Libya: Gaddafi still posing a threat despite NTC gains

Mixed developments yet positive news as Obama meets Abdul Jalil in New York. The war persists...

Barack Obama smiled broadly as he met the National Transitional Council's leader in New York, where Mustafa Abdul Jalil spoke passionately of Libya's need for continued UN support. 25,000 martyrs dead and twice that number wounded, he said. The reconstruction will cost and Libya requires all the help it can get. It was a photo-op for Obama, who had strangely decided to meet the NTC leader on US turf rather than fly to Tripoli to deliver his "Ich bin ein Berliner" style speech.

Obama's 'I can do this from a distance' response was in stark contrast to the raptuous welcome afforded by Libyans to David Cameron and Nicolas Sarkozy the other day. Extraordinary scenes, I thought - very moving, especially those broadcast from Benghazi.

The African Union's recognition of the NTC as the legitimate government of Libya is in equally stark contrast to the deafening silence from the ANC government in South Africa, or implicit hand of friendship afforded to the Gaddafis by Algeria and Niger, to where members of Gaddafi's entourage have escaped. All three African countries must be concerned now as to how far out of sinc they are with both international and regional opinion.

Sirte, Gaddafi's hometown, plus a couple of other loyalist cities, persist in putting up lethal resistance to pleas for surrender and peace. A policy of no retribution had been offered by the NTC, but whether that'll stand once NTC forces finally break through is uncertain: it could get very bloody, and stoke future trouble between the clans.

Meanwhile, black African migrants are being used as scapegoats, rounded up and incarcerated. We must fear for their fate. Some must have co-operated with the Gaddafi regime, for sure, even employed as mercenaries. But most will have been in the country working to save up for a planned passage to Europe. The treck north across the Sahara via Sabha to Tripoli was a well-worn route. That'll stop now for a few years, I suspect. No wonder so many sub-Saharan and Horn of Africa migrants had been escaping by boat to the Italian Mediterranean island of Lampedusa. An island, incidentally, which Gaddafi had "planned to swamp" with "African migrants as revenge for Rome’s part in the coalition against his regime" Italy’s foreign minister told Avvenire, an Italian Catholic newspaper.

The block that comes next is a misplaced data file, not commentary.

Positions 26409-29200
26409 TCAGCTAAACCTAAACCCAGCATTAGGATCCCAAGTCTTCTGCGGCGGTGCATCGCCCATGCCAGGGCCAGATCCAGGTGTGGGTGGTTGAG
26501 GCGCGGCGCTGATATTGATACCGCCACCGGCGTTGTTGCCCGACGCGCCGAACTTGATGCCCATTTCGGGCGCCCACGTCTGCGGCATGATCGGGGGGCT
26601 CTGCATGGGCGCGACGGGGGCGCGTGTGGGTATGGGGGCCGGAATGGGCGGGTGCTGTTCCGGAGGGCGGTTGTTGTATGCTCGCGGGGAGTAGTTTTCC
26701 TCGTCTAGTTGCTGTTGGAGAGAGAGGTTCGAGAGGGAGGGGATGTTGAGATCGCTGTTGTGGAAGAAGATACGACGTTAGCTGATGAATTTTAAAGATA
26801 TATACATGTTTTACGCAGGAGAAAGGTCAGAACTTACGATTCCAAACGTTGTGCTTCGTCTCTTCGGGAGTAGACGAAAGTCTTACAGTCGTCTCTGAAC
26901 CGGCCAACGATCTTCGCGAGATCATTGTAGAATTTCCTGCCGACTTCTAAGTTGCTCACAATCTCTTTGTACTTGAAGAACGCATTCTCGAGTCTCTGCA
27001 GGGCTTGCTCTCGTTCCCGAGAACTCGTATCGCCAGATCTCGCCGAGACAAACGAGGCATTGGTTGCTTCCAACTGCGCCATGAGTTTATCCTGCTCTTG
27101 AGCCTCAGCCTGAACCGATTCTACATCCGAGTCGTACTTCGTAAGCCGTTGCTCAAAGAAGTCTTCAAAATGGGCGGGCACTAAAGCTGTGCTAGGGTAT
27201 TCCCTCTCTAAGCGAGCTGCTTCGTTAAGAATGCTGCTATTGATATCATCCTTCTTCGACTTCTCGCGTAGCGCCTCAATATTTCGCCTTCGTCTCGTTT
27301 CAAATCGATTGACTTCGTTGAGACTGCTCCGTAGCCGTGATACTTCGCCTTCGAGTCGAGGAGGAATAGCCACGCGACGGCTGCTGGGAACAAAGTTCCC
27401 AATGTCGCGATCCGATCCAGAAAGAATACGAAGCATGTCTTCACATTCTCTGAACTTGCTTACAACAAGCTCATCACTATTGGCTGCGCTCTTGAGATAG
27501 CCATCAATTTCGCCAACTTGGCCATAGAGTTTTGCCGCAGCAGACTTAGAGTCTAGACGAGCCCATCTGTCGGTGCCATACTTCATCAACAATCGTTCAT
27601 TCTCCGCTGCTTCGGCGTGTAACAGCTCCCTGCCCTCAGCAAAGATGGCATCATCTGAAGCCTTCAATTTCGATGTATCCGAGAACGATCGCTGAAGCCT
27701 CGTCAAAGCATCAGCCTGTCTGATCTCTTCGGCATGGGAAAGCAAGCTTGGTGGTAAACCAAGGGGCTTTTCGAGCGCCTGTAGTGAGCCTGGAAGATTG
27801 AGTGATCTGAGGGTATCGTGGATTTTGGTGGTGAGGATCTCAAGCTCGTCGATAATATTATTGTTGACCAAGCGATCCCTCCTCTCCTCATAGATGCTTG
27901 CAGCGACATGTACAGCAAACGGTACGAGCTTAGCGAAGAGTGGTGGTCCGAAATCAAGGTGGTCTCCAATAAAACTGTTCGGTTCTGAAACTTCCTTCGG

Precarious times ahead, for sure. However, if the UK, France, US, UN and Qatar honour their pledges to the Libyan people, the country stands a good chance of recovery. But Gaddafi is still at large, and his arsenal is bound to be huge. Is he even in the country, as a delivers his third audio message since his ousting? No-one appears to know for certain.

Qatar's place in all of this has been fascinating, too. The home of Al Jazeera and winner (by what means?) of the FIFA World Cup 2022, has been deeply engaged in freeing Libya, right from the outset. Providing money, planes and relief vessels has afforded the little Gulf emirate with upgraded brand recognition and international accolades. The sight of Emir Sheikh Hamad bin Khalifa Al Thani standing with Cameron and Sarkozy at a Paris meeting on Libya has raised the oil-rich yet tiny-populated country's political profile to global status. It is punching far above its weight. And yet it's incongruous that an autocratic monarch could be so deeply involved in helping other Arabs free themselves from the shackles of tyrants.

Yet when all is said and done, should the Libyans actually achieve democracy and stick by the rule of law in future, and if their country doesn't slide into Somalia-style inter-clan chaos, the peoples of Algeria, Bahrain or Saudi Arabia will realise that, however ruthless their rulers, genuine freedom is one short revolution away.

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